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The Cookstr 10: Ten Recipes Starring Whole Grains

February 15, 2011

We’ve heard about them for years. We know they are good for us, and that we should eat more of them. And anyone who has dipped a toe (or a spoon or a fork) into the world of barley and brown rice and quinoa knows how incredibly satisfying and versatile whole grains are. If you’re not yet acquainted with whole grains, don’t be nervous; we’re here to shed some light.

George Geary's Honey Whole Wheat Sunflower Bread

According to the Whole Grains Council, “Whole grains or foods made from them contain all the essential parts and naturally occurring nutrients of the entire grain seed.” Translation: the closer grains are to the being in their whole, natural state, the more good stuff we are going to reap by eating them. Studies show that eating whole grains instead of refined grains may help lower the risk of many chronic diseases, including reduced risk of stroke, type 2 diabetes, and heart disease. And because whole grains are chock full of fiber, they do such a good job of filling you up that you may be less inclined to overeat, and you’ll feel fuller longer.

Victoria Blashford-Snell and Brigitte Hafner's Quinoa Tabbouleh

Plus, they taste amazing (and that’s what really counts, right?). Those of us who are trying to find more meat-free dishes to round out our diets–but still crave texture, flavor, and something to sink our teeth into–are falling in love with the seemingly endless ways these grains can entertain us in the kitchen and on the plate. Because we’re not just talking about whole wheat; we’re talking about amaranth, barley, corn (including popcorn!), oats, farro, sorghum, millet, spelt, bulgur, wheatberries, cracked wheat, brown rice and wild rice, quinoa, rye, and teff…just to name a few. But now we turn it over to the recipes themselves, and you’ll see why whole grains are taking their rightful place center stage.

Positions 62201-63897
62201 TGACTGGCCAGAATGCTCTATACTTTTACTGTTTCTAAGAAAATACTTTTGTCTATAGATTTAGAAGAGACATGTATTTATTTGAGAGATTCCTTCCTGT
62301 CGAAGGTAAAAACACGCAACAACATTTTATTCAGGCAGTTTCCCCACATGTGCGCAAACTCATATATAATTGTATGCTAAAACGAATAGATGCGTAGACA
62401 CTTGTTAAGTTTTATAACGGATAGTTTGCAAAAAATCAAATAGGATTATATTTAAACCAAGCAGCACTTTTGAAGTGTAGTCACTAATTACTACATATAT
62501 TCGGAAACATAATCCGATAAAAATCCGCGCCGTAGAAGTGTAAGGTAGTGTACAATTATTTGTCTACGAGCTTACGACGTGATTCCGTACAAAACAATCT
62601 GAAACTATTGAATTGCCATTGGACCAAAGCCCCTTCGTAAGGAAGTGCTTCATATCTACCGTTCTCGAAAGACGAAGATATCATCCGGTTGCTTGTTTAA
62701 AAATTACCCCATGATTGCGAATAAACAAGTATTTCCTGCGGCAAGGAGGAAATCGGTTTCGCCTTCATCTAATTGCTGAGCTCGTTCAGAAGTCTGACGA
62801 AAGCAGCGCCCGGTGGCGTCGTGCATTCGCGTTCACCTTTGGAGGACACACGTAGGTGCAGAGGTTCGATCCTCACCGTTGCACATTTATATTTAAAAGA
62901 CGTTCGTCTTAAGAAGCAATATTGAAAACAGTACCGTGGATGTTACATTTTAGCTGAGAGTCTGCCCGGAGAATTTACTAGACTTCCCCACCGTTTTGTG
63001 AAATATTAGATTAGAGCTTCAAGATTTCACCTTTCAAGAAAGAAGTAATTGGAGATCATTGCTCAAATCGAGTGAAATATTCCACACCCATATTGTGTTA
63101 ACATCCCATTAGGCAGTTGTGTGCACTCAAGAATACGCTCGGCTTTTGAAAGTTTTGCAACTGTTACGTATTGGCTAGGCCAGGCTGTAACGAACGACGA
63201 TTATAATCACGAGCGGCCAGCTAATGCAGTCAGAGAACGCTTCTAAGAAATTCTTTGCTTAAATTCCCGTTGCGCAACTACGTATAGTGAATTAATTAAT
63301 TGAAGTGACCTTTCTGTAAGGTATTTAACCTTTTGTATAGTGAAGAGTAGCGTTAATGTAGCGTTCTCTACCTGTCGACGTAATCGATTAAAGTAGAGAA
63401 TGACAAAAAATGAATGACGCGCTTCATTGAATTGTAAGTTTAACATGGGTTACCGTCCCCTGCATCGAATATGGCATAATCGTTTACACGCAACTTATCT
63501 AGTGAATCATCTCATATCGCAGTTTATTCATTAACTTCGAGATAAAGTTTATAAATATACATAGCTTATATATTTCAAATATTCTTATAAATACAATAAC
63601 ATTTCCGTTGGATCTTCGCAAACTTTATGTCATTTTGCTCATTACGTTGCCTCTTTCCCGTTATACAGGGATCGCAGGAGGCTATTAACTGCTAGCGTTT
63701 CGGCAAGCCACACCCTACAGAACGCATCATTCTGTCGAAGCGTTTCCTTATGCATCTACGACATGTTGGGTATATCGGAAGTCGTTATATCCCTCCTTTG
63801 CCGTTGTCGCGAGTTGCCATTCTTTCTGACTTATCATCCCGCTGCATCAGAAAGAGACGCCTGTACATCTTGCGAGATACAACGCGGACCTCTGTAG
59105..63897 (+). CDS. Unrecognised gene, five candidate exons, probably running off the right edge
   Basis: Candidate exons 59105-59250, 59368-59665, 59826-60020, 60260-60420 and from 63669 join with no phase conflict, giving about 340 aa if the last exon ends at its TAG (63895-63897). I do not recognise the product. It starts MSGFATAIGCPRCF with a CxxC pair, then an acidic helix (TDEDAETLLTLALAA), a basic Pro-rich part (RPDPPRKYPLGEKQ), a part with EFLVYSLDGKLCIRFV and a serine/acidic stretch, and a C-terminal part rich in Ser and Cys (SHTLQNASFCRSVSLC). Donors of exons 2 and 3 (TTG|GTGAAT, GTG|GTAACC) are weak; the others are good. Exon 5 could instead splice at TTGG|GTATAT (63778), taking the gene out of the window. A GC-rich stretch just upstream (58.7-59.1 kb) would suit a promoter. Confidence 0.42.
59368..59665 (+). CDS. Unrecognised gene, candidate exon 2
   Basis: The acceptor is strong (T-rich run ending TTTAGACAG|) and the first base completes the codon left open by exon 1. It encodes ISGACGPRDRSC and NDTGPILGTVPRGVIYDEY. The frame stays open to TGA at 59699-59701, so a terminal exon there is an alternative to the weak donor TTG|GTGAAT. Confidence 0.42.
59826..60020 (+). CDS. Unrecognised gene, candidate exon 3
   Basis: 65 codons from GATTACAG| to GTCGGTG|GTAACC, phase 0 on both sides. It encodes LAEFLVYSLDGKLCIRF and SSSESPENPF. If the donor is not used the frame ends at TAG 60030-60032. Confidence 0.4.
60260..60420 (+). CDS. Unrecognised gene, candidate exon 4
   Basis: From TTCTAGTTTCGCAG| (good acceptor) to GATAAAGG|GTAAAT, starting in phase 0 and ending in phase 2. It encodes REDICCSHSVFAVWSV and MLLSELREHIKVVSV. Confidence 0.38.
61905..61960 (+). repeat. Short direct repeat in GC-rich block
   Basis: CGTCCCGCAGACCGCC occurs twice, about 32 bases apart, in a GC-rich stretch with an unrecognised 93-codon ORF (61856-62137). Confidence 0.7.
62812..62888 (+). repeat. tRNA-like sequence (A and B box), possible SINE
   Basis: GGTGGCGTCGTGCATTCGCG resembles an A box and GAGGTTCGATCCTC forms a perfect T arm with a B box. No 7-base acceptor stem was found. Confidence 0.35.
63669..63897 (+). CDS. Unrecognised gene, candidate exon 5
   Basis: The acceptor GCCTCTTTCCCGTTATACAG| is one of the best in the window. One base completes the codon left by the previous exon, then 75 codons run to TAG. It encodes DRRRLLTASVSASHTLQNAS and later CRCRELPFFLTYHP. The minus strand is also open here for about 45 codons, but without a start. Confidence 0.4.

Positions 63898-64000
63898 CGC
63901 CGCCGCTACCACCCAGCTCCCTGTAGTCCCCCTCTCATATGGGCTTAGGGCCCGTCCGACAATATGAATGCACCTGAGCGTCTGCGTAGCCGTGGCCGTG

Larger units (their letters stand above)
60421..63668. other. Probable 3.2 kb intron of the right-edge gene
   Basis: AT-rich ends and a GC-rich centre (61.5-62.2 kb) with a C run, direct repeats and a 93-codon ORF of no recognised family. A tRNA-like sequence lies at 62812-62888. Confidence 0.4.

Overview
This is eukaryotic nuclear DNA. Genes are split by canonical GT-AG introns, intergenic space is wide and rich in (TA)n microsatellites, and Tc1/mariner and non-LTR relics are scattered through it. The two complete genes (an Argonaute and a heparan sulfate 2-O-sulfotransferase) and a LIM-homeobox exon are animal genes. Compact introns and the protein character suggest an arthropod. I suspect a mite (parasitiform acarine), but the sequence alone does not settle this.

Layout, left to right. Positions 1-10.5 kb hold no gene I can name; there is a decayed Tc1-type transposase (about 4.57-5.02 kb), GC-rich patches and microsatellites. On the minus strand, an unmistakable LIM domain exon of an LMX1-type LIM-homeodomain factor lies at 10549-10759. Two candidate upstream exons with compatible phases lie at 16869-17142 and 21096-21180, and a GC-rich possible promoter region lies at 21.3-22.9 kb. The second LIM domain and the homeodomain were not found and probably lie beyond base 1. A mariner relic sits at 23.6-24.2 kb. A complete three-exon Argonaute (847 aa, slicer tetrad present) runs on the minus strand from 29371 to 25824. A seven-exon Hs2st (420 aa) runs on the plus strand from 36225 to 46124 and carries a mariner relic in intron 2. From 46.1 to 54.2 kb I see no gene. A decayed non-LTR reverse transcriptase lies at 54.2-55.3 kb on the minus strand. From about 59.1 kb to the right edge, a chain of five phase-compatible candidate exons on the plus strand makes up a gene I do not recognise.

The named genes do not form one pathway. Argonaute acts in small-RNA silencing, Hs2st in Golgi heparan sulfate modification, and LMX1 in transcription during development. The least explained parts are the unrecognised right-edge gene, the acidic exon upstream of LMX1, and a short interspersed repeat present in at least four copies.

Kim Boyce's Granola Bars

1. Bonnie Tandy Leblang and Joanne Lamb Hayes’ Basic Brown Rice. Many of us need a 101 lesson in cooking some of these whole grains, and brown rice is first on our list to master. Trading in brown rice for plain old white rice is one of the simplest ways to get more whole grains happening at the table, and since there’s so much more bang for your buck nutritionally, it seems almost silly not to. Check out the various methods of preparing brown rice and find your favorite.

2. Victoria Blashford-Snell and Brigitte Hafner’s Quinoa Tabbouleh. Whole grain quinoa is a crazy nutritional powerhouse. Loaded with vitamins and minerals, and packed with protein and fiber, it’s a vegetarian’s best friend. When cooked, it has a light and fluffy texture, and a lightly nutty flavor. Here it’s swapped in for bulgur in a traditional fresh Middle Eastern salad.

3. Antony Worrall Thompson’s Celtic Lamb and Barley Soup. Whole grains are a definitely a boon to vegetarians because so many of them sport a high protein content, but they are also excellent partners to meats of all kinds. The slow-simmered meat in this homey soup is shredded and added back to the broth for a meal that’s absurdly comforting. And if you’re looking for something to have ready to go after a day of skiing or sledding, this is it.